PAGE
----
Can you see the problem I had with the choices that were made? Three of the five are not even Lee Marvin movies in the strictest sense. Marvin had supporting roles in The Wild One, Big Heat and Liberty Valance. Granted, they were great scene-stealing roles, but supporting roles, nonetheless. They are all better known as Marlon Brando, Glenn Ford & John Wayne movies and Lee Marvin would be the first one to say it. All the films (and more) are of course recounted and detailed in Lee Marvin Point Blank, by the way. It also includes Marvin’s input into these roles as well as what he thought of each of them.
While I applaud the effort made in the end to encourage others to seek out Marvin’s films, doing so by this list would make someone wonder what’s the fuss about Lee Marvin since he apparently was merely a villain in the 1950s & 1960s. The author barely recognized the fact that Marvin was a major star in the 1960s & 1970s.
I’m not and never have been a fan of “Best Lists,” which is why there isn’t any on this blog site. However, if one were to attempt a list of Lee Marvin’s best, here’s a good start, at least in terms of what might make someone a fan. Consider the following a sort of starter kit. If after viewing these films, you’re still not a fan, then you never will be.
– Dwayne Epstein

The Professionals, 1966.

Point Blank, 1967

Monte Walsh, 1970

Emperor of the North, 1973

The Big Red One, 1980

 

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LEE MARVIN POINT BLANK: PEOPLE AND PLACES, PART I

Before Lee Marvin Point Blank was even published in 2013, the people and places it showed up with surprised even me. For instance, publisher Tim Schaffner sent an advance review copy to publicist Mike Phillips who chose to waste no time in digging in, even if it meant taking it along to his work out….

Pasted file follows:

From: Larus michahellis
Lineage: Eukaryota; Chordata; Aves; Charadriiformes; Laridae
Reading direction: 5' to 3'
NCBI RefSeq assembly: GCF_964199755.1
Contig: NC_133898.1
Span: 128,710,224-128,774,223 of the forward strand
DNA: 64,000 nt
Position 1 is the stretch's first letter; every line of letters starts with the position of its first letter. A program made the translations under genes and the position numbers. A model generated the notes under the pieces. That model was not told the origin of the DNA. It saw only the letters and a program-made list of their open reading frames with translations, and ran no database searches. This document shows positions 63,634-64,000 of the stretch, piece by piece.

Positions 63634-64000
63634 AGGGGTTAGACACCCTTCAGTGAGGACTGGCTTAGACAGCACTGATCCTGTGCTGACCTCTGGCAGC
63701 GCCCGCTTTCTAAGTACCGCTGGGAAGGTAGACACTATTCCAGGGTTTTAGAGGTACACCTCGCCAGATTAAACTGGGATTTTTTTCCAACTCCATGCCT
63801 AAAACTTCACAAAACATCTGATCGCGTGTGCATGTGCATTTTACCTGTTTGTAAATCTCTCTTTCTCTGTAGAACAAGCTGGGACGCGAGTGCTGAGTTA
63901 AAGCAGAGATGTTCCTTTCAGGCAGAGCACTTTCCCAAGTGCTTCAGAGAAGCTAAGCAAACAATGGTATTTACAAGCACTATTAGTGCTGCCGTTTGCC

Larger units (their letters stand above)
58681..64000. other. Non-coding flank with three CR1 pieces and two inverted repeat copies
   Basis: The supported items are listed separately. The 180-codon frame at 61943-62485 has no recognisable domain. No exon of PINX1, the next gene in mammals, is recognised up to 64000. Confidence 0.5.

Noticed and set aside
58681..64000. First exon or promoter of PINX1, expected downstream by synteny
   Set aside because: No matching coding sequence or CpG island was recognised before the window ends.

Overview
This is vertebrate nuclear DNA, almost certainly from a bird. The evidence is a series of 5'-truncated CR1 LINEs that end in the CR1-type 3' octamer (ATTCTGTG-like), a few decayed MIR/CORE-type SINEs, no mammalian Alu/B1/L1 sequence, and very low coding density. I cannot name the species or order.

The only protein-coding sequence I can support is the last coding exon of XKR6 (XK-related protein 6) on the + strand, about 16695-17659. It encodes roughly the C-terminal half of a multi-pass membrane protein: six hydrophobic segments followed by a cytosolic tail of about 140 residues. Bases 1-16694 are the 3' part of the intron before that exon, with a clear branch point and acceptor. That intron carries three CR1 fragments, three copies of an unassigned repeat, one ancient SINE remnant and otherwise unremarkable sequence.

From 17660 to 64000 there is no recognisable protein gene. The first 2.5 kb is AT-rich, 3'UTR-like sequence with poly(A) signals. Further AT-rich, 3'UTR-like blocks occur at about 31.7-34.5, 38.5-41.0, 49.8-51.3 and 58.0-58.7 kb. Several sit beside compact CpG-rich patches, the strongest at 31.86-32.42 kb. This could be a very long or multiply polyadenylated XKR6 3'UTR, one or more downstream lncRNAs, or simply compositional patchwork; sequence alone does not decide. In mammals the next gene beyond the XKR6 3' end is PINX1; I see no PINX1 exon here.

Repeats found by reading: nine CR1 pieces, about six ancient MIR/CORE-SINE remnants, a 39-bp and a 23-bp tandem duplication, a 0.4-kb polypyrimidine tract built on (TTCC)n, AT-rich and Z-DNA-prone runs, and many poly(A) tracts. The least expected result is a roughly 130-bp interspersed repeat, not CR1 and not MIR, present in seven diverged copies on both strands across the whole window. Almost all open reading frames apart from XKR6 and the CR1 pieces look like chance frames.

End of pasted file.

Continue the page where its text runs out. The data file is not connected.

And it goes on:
Publicist Mike Phillips shares the advance copy with fellow gym members.

Once it did come out, I was quite gratified to see where and with whom it showed up. Of course, how one reads it is entirely up to the reader. take for instance Lee Marvin fan, Bill Consolo, who seems to have found a Hebrew version….

Bill Consolo reads what appears to be a unique copy of Lee Marvin Point Blank.

Of course, even some celebrities have taken to help promote the book. When I did a book-signing at Larry Edmunds Bookshop, I was fortunate to have Mitch Ryan, Lee Marvin’s Monte Walsh costar, agree to appear….

Mitch Ryan, clearly excited to get his copy of Lee Marvin Point Blank.

At the same book signing, and much to my surprise, I finally got to meet up with veteran stage, film and TV actor, Ron Thompson. He had a dual role in one of my favorite films, American Pop, playing both Tony and Tony’s son, Little Pete. Ron and I became friends via Facebook and we had talked about meeting up a few times. His appearances at the book signing and later, his favorable opinion (third from the bottom) of my work was one of the most rewarding personal experiences I’ve had thus far.  While he was there, he received his own surprise as the lady who accompanied Mitch Ryan was an old friend of Ron’s that he had not seen in years! See what can happen when you come to one of my book signings!
-Dwayne Epstein

(L-R) Author Dwayne Epstein, American Pop’s Ron Thompson and his long lost friend, Claudette Sutherland.